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An Irate Neighbor
A tall, slim girl, "half-past sixteen," with serious gray eyes and hair which her friends called auburn, had sat down on the broad red sandstone doorstep of a Prince Edward Island farmhouse one ripe afternoon in August, firmly resolved to construe so many lines of Virgil.
But an August afternoon, with blue hazes scarfing the harvest slopes, little winds whispering elfishly in the poplars, and a dancing slendor of red poppies outflaming against the dark coppice of young firs in a corner of the cherry orchard, was fitter for dreams than dead languages.
The Virgil soon slipped unheeded to the ground, and Anne, her chin propped on her clasped hands, and her eyes on the splendid mass of fluffy clouds that were heaping up just over Mr. J. A. Harrison's house like a great white mountain, was far away in a delicious world where a certain schoolteacher was doing a wonderful work, shaping the destinies of future statesmen, and inspiring youthful minds and hearts with high and lofty ambitions.
To be sure, if you came down to harsh facts. . .which, it must be confessed, Anne seldom did until she had to. . .it did not seem likely that there was much promising material for celebrities in Avonlea school; but you could never tell what might happen if a teacher used her influence for good.
Anne had certain rose-tinted ideals of what a teacher might accomplish if she only went the right way about it; and she was in the midst of a delightful scene, forty years hence, with a famous personage. . .just exactly what he was to be famous for was left in convenient haziness, but Anne thought it would be rather nice to have him a college president or a Canadian premier. . .bowing low over her wrinkled hand and assuring her that it was she who had first kindled his ambition, and that all his success in life was due to the lessons she had instilled so long ago in Avonlea school. This pleasant vision was shattered by a most unpleasant interruption.
A demure little Jersey cow came scuttling down the lane and five seconds later Mr. Harrison arrived. . .if "arrived" be not too mild a term to describe the manner of his irruption into the yard.
He bounced over the fence without waiting to open the gate, and angrily confronted astonished Anne, who had risen to her feet and stood looking at him in some bewilderment. Mr. Harrison was their new righthand neighbor and she had never met him before, although she had seen him once or twice.
In early April, before Anne had come home from Queen's, Mr. Robert Bell, whose farm adjoined the Cuthbert place on the west, had sold out and moved to Charlottetown. His farm had been bought by a certain Mr. J. A.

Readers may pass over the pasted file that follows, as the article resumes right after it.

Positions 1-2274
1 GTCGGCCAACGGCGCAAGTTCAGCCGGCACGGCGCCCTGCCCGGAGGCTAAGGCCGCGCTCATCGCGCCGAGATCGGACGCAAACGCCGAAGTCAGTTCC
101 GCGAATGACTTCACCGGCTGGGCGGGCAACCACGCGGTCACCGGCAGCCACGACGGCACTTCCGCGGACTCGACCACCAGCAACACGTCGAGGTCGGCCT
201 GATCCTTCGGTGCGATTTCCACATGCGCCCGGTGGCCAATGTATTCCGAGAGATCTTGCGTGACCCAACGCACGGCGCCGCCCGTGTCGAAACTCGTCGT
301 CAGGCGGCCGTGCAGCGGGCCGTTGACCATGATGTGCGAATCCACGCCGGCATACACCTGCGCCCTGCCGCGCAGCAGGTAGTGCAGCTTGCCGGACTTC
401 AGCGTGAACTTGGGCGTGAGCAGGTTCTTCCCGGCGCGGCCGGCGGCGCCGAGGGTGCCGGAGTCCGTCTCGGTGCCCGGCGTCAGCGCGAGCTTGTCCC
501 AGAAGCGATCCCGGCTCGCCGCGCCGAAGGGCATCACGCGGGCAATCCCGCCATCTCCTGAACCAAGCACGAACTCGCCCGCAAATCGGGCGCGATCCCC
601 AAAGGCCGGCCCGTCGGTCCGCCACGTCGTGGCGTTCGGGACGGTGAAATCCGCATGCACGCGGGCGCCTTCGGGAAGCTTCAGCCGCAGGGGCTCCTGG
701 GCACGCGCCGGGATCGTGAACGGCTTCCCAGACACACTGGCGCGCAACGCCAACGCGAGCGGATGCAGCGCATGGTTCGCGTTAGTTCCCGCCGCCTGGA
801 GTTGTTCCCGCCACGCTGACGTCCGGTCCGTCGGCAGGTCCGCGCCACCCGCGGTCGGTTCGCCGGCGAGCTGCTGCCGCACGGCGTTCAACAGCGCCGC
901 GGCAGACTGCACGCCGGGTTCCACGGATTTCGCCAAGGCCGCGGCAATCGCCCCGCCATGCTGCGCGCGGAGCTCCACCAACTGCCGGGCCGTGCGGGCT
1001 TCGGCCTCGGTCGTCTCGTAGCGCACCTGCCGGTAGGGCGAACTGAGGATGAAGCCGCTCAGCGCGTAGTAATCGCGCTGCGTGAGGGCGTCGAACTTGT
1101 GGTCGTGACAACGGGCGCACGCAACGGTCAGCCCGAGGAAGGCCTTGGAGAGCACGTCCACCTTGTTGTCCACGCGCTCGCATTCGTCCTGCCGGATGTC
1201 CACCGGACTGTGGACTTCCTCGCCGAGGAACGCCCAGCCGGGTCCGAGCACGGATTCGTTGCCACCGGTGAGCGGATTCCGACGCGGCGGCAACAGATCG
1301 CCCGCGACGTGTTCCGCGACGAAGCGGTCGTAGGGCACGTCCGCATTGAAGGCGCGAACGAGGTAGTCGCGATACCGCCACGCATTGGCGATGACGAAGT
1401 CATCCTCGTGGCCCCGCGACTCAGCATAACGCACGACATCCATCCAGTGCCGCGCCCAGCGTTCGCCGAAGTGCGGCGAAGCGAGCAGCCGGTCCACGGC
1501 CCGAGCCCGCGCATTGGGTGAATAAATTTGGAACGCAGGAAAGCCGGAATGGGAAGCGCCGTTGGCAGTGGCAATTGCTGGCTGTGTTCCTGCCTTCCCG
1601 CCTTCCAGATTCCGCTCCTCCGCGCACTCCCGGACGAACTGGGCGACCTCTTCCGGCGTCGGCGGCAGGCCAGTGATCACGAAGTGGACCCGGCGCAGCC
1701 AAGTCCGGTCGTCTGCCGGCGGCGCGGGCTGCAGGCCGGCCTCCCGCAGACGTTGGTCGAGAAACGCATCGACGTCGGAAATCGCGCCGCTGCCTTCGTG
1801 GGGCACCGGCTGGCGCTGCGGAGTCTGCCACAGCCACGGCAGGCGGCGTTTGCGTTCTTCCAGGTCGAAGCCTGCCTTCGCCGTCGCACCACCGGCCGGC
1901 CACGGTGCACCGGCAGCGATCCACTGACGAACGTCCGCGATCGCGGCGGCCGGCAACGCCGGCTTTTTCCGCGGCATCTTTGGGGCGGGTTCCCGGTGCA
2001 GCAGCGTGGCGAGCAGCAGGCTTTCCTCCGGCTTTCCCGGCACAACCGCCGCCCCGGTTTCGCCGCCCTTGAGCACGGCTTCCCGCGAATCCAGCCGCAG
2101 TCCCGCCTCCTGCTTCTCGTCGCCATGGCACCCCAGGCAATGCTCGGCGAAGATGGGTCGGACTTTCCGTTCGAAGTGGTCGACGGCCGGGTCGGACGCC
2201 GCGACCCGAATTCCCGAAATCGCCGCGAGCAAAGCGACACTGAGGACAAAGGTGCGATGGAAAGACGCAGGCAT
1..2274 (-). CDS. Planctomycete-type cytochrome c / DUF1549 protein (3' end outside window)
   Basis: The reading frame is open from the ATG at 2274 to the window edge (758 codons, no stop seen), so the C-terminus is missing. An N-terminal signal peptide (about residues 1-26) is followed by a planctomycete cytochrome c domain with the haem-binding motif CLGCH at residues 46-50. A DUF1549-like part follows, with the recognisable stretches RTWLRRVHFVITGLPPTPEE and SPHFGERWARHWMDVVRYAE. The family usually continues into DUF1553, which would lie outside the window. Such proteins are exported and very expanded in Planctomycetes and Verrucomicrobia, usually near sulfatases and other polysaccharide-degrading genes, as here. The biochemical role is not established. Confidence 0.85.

Harrison, whose name, and the fact that he was a New Brunswick man, were all that was known about him. But before he had been a month in Avonlea he had won the reputation of being an odd person. . ."a crank,"Mrs. Rachel Lynde said. Mrs. Rachel was an outspoken lady, as those of you who may have already made her acquaintance will remember.
Mr. Harrison was certainly different from other people. . .and that is the essential characteristic of a crank, as everybody knows.
In the first place he kept house for himself and had publicly stated that he wanted no fools of women around his diggings.
Feminine Avonlea took its revenge by the gruesome tales it related about his house-keeping and cooking. He had hired little John Henry Carter of White Sands and John Henry started the stories.
For one thing, there was never any stated time for meals in the Harrison establishment. Mr. Harrison "got a bite" when he felt hungry, and if John Henry were around at the time, he came in for a share, but if he were not, he had to wait until Mr. Harrison's next hungry spell. John Henry mournfully averred that he would have starved to death if it wasn't that he got home on Sundays and got a good filling up, and that his mother always gave him a basket of "grub" to take back with him on Monday mornings.
As for washing dishes, Mr. Harrison never made any pretence of doing it unless a rainy Sunday came. Then he went to work and washed them all at once in the rainwater hogshead, and left them to drain dry.
Again, Mr. Harrison was "close." When he was asked to subscribe to the Rev. Mr. Allan's salary he said he'd wait and see how many dollars' worth of good he got out of his preaching first. . .he didn't believe in buying a pig in a poke. And when Mrs. Lynde went to ask for a contribution to missions. . .and incidentally to see the inside of the house. . .he told her there were more heathens among the old woman gossips in Avonlea than anywhere else he knew of, and he'd cheerfully contribute to a mission for Christianizing them if she'd undertake it. Mrs. Rachel got herself away and said it was a mercy poor Mrs. Robert Bell was safe in her grave, for it would have broken her heart to see the state of her house in which she used to take so much pride.
"Why, she scrubbed the kitchen floor every second day," Mrs. Lynde told Marilla Cuthbert indignantly, "and if you could see it now!
I had to hold up my skirts as I walked across it."Finally, Mr. Harrison kept a parrot called Ginger. Nobody in Avonlea had ever kept a parrot before; consequently that proceeding was considered barely respectable. And such a parrot!
If you took John Henry Carter's word for it, never was such an unholy bird. It swore terribly. Mrs. Carter would have taken John Henry away at once if she had been sure she could get another place for him. Besides, Ginger had bitten a piece right out of the back of John Henry's neck one day when he had stooped down too near the cage. Mrs. Carter showed everybody the mark when the luckless John Henry went home on Sundays.